Johnny Football, The Flutie Effect, and the Myth of College Athletics Amateurism
If you haven’t yet read it, check out the outstanding Sports On Earth article “Johnny Football vs. The NCAA,” which just about perfectly addresses the complexity, hypocrisy, and utter buffoonery of big time (business) college sports and its “non-professional” status, as well as the current controversy regarding reigning Heisman Trophy winner Johnny “Football” Manziel, star quarterback for Texas A & M University, who allegedly sold his autographs for money (“The horror!”), which, as Patrick Hruby notes, is just the latest “example of the ridiculous nature of amateurism.”
Manziel, like all top name athletes at all big-time university programs, is technically just a student-athlete playing football. But, due to his high-profile success, he effectively “works for the school,” writes Hruby, “performing marketing, campus entertainment and alumni outreach duties.”
This is largely due to the infamous “Flutie Effect,” whereby the success of a university’s athletic team (usually football, or men’s basketball), especially one featuring a media-grabbing story (see “Situationist Philosopher Guy Debord and the Unbelievable True Story of Manti Te’o’s Fake Dead Girlfriend,” Free Sport, 1/18/13) charismatic individual (such as Natick, Mass-born and bred Doug Flutie, the legendary Boston College quarterback who won the Heisman Trophy in 1984, led his team to a victory in the Cotton Bowl – back when the Cotton Bowl was one of only four major bowls – all of them played on New Year’s Day, and completed possibly the most famous (“Hail Mary”) pass in the history of college football, forever since known as the “Miracle in Miami”) leads to greater interest and thus revenue for the university.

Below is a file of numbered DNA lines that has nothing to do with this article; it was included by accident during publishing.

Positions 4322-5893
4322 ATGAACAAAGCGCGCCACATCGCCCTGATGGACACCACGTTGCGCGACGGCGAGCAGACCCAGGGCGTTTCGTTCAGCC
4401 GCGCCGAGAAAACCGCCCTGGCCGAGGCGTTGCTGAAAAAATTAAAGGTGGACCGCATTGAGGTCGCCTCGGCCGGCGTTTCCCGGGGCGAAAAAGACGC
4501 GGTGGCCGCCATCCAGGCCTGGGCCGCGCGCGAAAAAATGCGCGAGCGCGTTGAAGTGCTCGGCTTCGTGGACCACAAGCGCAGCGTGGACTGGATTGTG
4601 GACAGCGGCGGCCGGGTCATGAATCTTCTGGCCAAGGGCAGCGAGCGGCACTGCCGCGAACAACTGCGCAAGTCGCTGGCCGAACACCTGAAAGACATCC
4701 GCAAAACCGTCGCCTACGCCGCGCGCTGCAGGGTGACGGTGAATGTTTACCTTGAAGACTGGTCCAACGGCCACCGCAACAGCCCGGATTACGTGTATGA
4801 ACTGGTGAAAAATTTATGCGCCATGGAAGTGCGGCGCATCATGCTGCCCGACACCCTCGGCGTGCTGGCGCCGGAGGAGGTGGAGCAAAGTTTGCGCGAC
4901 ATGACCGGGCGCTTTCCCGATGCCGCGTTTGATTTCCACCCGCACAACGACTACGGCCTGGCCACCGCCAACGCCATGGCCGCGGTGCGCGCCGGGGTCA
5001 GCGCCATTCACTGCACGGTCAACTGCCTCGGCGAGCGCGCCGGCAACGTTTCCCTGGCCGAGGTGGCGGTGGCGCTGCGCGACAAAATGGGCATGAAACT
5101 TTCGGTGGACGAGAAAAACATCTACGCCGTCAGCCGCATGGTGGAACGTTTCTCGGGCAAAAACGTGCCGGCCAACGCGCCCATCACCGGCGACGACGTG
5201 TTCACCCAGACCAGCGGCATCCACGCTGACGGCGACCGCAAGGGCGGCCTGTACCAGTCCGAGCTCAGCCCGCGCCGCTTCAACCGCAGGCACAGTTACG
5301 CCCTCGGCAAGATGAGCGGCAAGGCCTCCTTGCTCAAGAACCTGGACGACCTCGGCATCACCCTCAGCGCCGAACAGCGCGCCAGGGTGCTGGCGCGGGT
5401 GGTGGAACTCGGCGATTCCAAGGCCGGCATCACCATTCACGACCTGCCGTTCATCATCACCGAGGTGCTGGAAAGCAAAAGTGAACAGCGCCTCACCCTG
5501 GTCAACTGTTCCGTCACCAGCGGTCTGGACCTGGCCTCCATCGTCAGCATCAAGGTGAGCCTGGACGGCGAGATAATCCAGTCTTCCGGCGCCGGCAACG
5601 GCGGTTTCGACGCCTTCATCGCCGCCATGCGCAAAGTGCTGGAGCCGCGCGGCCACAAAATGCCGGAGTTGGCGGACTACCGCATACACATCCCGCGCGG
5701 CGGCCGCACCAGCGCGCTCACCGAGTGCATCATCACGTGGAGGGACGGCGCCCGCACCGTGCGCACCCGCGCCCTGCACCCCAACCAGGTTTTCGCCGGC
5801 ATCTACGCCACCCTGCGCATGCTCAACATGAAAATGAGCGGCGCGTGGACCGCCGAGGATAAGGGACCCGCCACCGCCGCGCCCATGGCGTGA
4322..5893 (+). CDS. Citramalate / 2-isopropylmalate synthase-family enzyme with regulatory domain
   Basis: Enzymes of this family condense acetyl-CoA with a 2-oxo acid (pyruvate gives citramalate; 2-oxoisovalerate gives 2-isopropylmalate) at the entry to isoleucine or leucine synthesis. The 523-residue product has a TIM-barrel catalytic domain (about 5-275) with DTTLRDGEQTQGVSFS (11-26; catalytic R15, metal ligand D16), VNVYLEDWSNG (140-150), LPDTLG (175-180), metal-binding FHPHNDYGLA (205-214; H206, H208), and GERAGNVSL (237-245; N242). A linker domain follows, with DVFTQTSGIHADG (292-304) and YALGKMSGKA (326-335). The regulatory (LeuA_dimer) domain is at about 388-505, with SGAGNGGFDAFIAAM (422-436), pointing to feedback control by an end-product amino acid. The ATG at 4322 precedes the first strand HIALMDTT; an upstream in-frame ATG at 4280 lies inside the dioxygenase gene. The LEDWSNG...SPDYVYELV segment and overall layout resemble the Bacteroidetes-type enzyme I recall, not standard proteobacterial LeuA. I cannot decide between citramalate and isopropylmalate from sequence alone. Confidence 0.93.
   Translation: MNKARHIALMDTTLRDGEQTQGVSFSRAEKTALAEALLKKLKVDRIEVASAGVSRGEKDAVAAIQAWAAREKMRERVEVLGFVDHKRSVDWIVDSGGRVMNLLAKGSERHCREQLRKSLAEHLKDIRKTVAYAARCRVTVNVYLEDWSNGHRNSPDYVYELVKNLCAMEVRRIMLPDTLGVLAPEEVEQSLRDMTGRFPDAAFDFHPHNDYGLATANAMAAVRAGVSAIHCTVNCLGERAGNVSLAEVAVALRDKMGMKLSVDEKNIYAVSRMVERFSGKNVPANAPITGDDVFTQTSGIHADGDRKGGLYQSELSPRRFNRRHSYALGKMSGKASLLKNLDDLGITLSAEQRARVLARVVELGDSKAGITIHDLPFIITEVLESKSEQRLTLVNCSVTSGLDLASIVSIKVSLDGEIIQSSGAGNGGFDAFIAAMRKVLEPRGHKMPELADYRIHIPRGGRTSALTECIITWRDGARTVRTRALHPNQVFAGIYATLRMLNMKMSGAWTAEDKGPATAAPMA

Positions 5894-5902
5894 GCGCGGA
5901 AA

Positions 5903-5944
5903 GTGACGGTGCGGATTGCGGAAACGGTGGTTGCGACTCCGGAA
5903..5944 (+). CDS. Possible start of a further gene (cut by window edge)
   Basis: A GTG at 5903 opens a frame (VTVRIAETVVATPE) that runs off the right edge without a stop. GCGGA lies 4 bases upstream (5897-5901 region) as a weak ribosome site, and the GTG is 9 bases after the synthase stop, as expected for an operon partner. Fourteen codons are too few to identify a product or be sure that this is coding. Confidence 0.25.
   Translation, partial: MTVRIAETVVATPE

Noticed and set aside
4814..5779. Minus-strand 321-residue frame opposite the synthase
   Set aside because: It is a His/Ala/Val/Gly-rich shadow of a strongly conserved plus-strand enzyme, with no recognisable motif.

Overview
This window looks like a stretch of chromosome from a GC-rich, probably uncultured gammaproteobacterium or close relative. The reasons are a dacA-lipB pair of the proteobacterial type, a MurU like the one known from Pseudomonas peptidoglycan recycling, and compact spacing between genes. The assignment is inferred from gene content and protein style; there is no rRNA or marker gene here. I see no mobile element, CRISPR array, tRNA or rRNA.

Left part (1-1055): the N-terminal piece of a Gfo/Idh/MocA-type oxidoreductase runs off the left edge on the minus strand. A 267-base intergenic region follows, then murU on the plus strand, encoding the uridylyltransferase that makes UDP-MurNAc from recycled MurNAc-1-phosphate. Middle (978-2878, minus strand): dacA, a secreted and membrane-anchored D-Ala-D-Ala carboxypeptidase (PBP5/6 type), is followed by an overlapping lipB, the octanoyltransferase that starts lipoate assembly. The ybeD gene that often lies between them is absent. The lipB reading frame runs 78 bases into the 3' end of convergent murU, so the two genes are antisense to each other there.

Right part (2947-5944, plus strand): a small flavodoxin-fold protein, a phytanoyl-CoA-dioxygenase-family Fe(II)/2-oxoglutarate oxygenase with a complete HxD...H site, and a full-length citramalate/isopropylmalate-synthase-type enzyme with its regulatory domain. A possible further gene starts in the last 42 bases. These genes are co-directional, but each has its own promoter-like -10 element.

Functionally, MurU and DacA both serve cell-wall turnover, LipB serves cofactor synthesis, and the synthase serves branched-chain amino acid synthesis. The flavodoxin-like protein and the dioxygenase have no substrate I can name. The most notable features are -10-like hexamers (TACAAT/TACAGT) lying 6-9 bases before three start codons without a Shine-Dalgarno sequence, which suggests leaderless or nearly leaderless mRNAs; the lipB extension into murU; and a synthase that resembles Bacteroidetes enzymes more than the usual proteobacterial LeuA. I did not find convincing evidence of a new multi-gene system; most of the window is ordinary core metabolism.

(Current UMass Athletic Director John McCutcheon was at BC during the Flutie Era, and has referenced their football success in regards to the UMass program making the jump to the upper Football Bowl Subdivision – formerly known as Division 1-A football, and the correlating financial commitments.)
“Here’s how it works,” Hruby explains.
“In 1984, Boston College defeated Miami on a last-second, game-winning touchdown pass thrown by Eagles quarterback Doug Flutie. Over the next two years, applications to the former school went up by 30 percent. Academics and marketers alike call this “the Flutie Effect” — that is, the admissions uptick that accompanies high-profile athletic success, like Georgetown’s applications increasing by 45 percent between 1983 and 1986, the same period in which Patrick Ewing led the school’s basketball team to an NCAA title and national prominence. Numerous academic papers have found that winning big-time football and basketball teams spur increased donor and alumni giving, too, the same way a slick Apple marketing campaign spurs sales of the latest iPhone. When the St. Mary’s (Calif.) men’s basketball team reached the Sweet 16 of the 2010 NCAA tournament, a study found that the total publicity value to the school was roughly $9.3 million. Last year, Texas A&M estimated that quarterback Johnny Manziel’s Heisman Trophy win earned the school $37 million in media exposure.”
Now $37 mil in advertising sounds like a pretty good return on a couple years of college tuition* (big-time stars rarely play through their four years of eligibiltiy before heading to the NFL) to me.
Hruby breaks down that figure by quoting from ESPN’s Rick Reilly:
“A study by Joyce Julius & Associates found that, last season alone, Manziel was worth $37 million in “media exposure” (free advertising) for the Aggies. By December, the school bookstore sold out all 2,500 replica jerseys it had. There’s a guy on eBay who says he’s sold 625 “Johnny Football” T-shirts at $20 each. The Collegiate Licensing Company figures that winning a Heisman increases your sales and royalties by 27.5 percent over five years.”
Texas A & M is currently spending $450 million to renovate its home stadium, Kyle Field (aka “The Home of the Twelth Man”). But it will likely never be known as The House That Johnny Football Built, because Manziel may have sold a few autographs for a few bucks, thus violated the sacred amateur nature of non-professional, big business college football.
* Conditional, of course, as Hruby dutifully notes.